The first main activity of a thought record is to write down your thoughts about the situation at hand. Some worksheets only ask you to write your thoughts, others also have you list your emotions in a separate column. Sometimes people get bogged down about which comes first, the thought or emotion. For the purposes of the thought record, it also does not matter very much. I have found it most pragmatic to just to write both thoughts and feelings in the same column. I label this column Thoughts and Feelings.
Sometimes people don’t generate a lot of content for this part. When that happens, I suggest slowing down and trying to expand it. For instance, you might have felt hurt by something your spouse said this morning. However, you were in a hurry and trying to avoid a fight, so you quickly changed the topic and got on with your day. Your mood gradually worsened, and there might be some thoughts and feelings percolating in the background that you’ve been trying to ignore. In your thought record, take the time to let those thoughts and feelings arise. Expand on your thoughts, let yourself vent a little bit, to best capture the full thought process you have about the situation. This will give you more material to work with when doing the remainder of the activity.
The next step is what I call Observe and Identify. It involves going back over the first column to review the accuracy of your thoughts. This is where we start to learn how to identify our own habits of unhelpful thinking, what are sometimes called thought distortions. If you do a quick search, you’ll find many lists of common thought distortions or unhelping thinking habits. Some of them are more obvious, like black-and-white thinking or catastrophizing, while others are more subtle.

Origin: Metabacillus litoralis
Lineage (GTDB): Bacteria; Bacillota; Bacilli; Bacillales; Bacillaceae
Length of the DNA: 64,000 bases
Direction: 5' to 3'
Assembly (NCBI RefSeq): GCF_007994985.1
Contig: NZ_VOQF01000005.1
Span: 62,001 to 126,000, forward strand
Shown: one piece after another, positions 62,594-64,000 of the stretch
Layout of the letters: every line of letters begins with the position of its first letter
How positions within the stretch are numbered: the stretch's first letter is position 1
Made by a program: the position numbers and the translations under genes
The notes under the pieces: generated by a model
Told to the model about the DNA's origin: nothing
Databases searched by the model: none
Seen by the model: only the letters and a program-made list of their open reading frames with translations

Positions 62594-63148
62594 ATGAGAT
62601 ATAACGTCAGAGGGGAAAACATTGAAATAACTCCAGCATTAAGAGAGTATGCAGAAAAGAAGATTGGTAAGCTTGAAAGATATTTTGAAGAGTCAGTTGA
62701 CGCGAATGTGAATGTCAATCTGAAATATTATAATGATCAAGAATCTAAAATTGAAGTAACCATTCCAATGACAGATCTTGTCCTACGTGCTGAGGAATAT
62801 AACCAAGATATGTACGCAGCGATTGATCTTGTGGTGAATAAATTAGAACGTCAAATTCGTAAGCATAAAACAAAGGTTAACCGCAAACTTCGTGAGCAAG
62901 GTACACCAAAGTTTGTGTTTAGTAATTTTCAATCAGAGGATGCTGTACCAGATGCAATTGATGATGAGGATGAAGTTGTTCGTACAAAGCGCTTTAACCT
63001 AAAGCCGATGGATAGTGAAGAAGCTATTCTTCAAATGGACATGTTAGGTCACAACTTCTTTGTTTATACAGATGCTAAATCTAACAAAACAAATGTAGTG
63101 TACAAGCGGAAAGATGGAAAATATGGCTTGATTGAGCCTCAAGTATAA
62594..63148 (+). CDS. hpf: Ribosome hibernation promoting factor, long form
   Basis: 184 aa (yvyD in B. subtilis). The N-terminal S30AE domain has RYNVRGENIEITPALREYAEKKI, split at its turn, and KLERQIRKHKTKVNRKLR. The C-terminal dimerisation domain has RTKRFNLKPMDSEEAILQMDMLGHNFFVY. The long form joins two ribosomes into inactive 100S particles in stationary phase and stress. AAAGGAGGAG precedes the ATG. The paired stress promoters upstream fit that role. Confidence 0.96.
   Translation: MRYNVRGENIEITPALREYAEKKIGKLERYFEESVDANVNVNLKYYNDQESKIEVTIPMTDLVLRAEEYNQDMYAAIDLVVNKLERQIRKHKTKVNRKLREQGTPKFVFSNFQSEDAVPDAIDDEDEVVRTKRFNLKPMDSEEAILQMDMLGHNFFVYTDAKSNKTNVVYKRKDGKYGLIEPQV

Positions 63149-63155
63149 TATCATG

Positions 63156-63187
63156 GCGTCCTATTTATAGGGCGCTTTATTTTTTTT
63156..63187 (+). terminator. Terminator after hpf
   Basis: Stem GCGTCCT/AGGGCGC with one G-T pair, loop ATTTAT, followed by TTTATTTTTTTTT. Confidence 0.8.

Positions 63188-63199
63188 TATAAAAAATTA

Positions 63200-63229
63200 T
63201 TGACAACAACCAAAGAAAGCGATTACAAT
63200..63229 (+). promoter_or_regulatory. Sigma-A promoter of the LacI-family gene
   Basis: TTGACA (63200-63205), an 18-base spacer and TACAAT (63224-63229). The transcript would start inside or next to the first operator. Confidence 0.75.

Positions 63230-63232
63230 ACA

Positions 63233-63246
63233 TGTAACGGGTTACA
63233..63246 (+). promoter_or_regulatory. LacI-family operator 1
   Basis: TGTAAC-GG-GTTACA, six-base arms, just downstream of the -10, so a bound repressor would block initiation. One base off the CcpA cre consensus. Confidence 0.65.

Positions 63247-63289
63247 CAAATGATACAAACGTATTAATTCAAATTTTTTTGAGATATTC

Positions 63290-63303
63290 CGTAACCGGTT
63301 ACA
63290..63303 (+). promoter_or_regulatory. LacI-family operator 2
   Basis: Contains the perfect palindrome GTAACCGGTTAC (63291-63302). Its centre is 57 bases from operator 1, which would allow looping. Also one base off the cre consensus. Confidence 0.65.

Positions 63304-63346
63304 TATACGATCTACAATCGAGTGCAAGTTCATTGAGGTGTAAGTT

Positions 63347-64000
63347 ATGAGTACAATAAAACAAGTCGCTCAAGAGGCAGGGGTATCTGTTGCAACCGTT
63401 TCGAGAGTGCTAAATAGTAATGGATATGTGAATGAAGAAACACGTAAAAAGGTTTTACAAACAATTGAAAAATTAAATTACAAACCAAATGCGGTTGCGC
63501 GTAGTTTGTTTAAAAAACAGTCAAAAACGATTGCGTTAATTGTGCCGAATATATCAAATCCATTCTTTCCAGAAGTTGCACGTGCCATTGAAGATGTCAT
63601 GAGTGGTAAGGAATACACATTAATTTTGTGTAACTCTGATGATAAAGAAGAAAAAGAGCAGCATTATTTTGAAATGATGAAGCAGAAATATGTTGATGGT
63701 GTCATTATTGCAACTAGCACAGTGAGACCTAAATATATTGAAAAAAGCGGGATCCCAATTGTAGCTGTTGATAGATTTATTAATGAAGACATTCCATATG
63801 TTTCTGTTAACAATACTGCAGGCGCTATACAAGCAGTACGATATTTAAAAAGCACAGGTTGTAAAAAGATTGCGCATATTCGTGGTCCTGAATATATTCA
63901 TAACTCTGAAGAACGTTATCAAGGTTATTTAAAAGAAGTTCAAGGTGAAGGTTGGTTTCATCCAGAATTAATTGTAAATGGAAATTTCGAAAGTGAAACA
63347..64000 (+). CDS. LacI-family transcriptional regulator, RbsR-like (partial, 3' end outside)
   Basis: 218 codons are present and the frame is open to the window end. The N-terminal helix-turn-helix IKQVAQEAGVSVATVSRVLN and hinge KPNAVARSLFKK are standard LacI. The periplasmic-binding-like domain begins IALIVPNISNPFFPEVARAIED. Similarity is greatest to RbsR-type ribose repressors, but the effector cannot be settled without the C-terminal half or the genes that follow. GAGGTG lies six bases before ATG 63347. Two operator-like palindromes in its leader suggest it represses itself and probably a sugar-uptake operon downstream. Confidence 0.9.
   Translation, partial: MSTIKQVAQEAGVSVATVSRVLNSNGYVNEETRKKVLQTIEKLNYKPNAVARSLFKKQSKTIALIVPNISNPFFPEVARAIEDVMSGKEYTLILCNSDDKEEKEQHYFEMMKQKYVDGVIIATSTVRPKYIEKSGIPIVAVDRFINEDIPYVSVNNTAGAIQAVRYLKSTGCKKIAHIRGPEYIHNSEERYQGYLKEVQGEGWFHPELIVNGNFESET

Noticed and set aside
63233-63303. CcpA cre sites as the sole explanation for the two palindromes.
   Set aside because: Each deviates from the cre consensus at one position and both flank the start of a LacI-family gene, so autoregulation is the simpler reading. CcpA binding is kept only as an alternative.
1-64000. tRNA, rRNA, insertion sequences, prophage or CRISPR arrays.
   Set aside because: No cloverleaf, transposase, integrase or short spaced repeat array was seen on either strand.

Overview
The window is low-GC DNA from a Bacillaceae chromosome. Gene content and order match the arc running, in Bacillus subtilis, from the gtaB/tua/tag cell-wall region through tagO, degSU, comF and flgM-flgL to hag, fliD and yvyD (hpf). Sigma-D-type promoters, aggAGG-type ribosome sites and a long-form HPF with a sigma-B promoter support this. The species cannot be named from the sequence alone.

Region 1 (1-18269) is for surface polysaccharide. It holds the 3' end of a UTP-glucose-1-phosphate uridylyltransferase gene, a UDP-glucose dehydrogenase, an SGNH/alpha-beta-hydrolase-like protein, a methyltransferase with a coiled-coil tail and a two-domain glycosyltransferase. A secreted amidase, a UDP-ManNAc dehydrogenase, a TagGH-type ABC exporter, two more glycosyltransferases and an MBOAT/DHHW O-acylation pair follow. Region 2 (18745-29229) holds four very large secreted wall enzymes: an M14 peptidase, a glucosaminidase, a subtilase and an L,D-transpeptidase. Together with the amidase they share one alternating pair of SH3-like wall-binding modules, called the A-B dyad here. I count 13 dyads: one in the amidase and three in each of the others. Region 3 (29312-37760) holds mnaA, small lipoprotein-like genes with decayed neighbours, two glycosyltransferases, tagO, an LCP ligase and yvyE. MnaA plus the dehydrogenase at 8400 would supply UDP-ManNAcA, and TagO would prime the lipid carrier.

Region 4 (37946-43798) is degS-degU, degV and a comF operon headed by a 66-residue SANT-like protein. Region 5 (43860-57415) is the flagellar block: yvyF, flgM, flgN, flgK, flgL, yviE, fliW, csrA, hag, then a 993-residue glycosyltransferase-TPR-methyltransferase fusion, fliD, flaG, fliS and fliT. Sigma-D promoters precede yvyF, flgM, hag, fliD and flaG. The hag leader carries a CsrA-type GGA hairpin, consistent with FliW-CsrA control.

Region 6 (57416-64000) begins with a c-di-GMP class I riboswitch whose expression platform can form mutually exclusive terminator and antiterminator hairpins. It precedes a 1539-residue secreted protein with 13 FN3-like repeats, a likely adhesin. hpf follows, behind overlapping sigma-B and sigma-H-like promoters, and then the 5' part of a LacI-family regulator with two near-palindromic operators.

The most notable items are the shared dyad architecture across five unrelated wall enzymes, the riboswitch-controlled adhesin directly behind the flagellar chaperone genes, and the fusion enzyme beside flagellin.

In this second column, start to make notes of what unhelpful habits or inaccurate thoughts you see. You could underline, circle, or draw lines to what you see in the first column, or just make a list of the different problems you see.
When doing this step, it is important not to be aggressive with oneself. It’s important to try to be curious and kind with yourself, to remember that this is a learning process. You are doing this activity because you are aware that when you are distressed your thinking becomes unhelpful or inaccurate in some way. This is true for everyone to some extent, so remember you are not alone. Try to be patient and encouraging with yourself as you try this out.